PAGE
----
"The D Word" is the big picture

This 52-minute documentary presented an accessible introduction to this common and commonly misunderstood disability

By J. Nini Engel

"The Big Picture," which was then under its original title, "The D Word," was shown to a large group of school psychologists at our national convention in Philadelphia in February 2012. Drs. Sally and Bennett Shaywitz both attended the screening and conducted a lively question and answer session afterwards. This 52-minute documentary presented an accessible introduction to this common and commonly misunderstood disability.

The film presented the stories of students still in school and adults who struggled with dyslexia during their own school experiences. Individual vignettes were interspersed with expert commentary from the Drs. Shaywitz. It was interesting to hear of their work at the Yale Center for Dyslexia and Creativity. Incidentally, the center's website has wonderful information for students, parents and professionals. Short animations were humorous and informative.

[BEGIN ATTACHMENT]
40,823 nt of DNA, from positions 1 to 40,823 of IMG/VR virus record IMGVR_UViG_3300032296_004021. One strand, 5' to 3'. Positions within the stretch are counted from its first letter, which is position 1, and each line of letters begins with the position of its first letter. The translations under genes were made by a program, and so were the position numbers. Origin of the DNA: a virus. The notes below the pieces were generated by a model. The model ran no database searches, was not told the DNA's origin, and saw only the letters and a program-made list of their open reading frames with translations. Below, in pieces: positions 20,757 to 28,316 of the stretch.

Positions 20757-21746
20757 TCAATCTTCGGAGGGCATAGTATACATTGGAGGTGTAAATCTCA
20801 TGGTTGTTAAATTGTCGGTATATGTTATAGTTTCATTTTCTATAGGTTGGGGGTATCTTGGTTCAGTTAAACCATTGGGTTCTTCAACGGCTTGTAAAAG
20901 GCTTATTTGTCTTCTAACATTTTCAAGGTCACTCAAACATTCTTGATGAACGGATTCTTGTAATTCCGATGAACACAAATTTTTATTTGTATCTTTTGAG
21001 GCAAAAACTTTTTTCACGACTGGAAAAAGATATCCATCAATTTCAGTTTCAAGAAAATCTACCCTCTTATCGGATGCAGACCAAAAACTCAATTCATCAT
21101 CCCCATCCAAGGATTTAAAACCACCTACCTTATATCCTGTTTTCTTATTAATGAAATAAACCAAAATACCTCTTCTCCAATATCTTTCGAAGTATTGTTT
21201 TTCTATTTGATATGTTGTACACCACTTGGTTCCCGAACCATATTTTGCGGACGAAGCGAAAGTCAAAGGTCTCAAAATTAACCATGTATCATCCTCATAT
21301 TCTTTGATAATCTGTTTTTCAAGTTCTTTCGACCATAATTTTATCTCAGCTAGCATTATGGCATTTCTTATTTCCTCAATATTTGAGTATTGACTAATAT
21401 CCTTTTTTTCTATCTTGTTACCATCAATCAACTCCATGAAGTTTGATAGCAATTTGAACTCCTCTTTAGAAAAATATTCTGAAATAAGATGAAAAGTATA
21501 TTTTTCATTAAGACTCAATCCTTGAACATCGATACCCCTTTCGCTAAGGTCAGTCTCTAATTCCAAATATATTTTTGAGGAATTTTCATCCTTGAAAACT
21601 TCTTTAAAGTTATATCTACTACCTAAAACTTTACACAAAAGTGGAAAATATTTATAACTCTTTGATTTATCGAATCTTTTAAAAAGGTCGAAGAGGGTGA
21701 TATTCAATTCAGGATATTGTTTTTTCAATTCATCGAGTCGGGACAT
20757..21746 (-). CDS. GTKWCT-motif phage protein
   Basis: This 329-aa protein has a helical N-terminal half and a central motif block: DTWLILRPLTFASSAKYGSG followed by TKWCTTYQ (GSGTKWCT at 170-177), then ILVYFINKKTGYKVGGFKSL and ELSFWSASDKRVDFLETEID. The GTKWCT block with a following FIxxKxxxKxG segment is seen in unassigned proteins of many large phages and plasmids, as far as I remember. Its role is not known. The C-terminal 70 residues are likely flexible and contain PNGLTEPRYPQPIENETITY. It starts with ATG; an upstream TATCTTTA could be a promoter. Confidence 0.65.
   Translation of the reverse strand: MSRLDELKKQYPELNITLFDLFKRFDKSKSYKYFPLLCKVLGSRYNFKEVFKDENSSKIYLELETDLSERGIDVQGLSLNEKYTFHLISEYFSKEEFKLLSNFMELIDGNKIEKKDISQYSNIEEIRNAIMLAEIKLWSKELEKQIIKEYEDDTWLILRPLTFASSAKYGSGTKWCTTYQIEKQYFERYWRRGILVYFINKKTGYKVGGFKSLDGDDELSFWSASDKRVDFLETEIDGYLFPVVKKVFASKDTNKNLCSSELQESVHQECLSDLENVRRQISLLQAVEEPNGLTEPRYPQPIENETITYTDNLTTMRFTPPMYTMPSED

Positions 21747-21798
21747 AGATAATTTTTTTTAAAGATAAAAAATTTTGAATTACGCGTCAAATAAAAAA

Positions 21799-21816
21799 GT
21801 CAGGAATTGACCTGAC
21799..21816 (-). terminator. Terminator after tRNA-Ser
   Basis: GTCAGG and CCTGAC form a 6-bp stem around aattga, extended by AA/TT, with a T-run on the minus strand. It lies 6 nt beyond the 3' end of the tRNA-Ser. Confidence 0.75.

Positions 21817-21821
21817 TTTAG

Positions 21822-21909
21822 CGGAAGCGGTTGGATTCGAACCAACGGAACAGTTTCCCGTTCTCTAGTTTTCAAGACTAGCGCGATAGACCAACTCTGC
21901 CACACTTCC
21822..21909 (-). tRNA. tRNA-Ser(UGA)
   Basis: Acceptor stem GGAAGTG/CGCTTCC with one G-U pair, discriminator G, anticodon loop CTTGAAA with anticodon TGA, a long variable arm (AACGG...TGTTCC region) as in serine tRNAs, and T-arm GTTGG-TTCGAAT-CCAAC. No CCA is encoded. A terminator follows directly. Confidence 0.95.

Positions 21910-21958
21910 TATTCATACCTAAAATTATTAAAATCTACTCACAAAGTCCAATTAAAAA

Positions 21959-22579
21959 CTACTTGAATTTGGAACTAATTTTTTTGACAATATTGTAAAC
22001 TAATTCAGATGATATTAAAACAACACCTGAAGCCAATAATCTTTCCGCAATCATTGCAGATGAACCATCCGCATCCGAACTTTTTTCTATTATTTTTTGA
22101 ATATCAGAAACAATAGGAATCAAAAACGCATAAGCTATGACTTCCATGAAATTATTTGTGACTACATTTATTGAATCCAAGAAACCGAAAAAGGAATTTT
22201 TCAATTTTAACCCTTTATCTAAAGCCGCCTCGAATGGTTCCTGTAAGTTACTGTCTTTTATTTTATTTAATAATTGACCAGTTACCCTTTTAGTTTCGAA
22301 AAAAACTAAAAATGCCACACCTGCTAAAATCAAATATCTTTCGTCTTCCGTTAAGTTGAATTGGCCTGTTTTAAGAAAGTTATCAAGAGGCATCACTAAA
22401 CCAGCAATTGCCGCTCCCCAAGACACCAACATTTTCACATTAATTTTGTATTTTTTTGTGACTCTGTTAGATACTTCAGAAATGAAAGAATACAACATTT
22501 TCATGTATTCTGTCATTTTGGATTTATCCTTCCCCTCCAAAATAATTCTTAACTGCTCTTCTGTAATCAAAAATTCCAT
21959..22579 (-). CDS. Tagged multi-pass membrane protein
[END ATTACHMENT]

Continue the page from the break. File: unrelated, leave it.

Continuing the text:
James Redford, the director, was interviewed for the film and indicated that he made the film he wishes was available when his son was diagnosed with dyslexia. His son, Dylan, is one of the individuals with dyslexia who appear in the film. Dylan is now attending Middlebury College. This film could be a valuable resource for parents and students. As a school psychologist, I have asked parents' permission to explain dyslexia to their children. Invariably, the children express relief upon learning that they are not "stupid," and that many famous and successful people struggled with the same learning issues. They begin to perceive that it is possible to have both dyslexia and great creative potential.

The film was engaging and well paced. As a school psychologist in an elementary school, I would consider using it for a parent information meeting and then open up the session for questions and discussion. I could also see using it for students from about fifth grade on up, to aid in understanding of their own learning strengths and struggles. A minor quibble would center on the lack of lower income students shown in the film and younger children still struggling with diagnosis and reading. Overall, this film is a very positive addition to the film resources available in the area of learning disabilities.


J. Nini Engel, EdM
Countryside Elementary School
Mt. Laurel Township Public Schools
Mt. Laurel, NJ 08054